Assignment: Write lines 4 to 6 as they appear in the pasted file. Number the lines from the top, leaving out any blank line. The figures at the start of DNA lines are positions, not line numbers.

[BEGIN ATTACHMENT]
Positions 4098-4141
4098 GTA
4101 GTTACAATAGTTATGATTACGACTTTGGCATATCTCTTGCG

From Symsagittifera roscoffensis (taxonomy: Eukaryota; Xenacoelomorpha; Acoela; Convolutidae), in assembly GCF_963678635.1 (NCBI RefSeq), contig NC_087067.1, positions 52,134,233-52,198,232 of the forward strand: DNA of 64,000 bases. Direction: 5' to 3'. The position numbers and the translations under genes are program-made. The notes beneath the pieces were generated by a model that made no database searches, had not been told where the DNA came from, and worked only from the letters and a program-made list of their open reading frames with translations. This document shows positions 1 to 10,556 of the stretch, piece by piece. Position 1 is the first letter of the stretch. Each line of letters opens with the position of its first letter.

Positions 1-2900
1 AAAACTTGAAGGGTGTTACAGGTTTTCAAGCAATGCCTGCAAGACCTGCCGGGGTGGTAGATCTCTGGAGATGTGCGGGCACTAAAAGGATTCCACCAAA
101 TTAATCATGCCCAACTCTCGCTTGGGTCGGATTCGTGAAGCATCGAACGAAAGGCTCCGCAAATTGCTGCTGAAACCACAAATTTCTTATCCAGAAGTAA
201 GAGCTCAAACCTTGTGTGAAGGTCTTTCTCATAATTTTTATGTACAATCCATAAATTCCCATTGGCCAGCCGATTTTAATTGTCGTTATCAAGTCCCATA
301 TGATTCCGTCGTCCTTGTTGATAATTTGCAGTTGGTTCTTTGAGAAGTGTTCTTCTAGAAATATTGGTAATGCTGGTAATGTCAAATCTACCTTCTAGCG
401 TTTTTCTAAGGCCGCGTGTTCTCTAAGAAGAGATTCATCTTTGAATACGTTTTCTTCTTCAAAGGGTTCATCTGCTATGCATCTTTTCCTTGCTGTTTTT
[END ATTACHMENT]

From Symsagittifera roscoffensis (taxonomy: Eukaryota; Xenacoelomorpha; Acoela; Convolutidae), in assembly GCF_963678635.1 (NCBI RefSeq), contig NC_087067.1, positions 52,134,233-52,198,232 of the forward strand: DNA of 64,000 bases. Direction: 5' to 3'. The position numbers and the translations under genes are program-made. The notes beneath the pieces were generated by a model that made no database searches, had not been told where the DNA came from, and worked only from the letters and a program-made list of their open reading frames with translations. This document shows positions 1 to 10,556 of the stretch, piece by piece. Position 1 is the first letter of the stretch. Each line of letters opens with the position of its first letter.

Positions 1-2900
1 AAAACTTGAAGGGTGTTACAGGTTTTCAAGCAATGCCTGCAAGACCTGCCGGGGTGGTAGATCTCTGGAGATGTGCGGGCACTAAAAGGATTCCACCAAA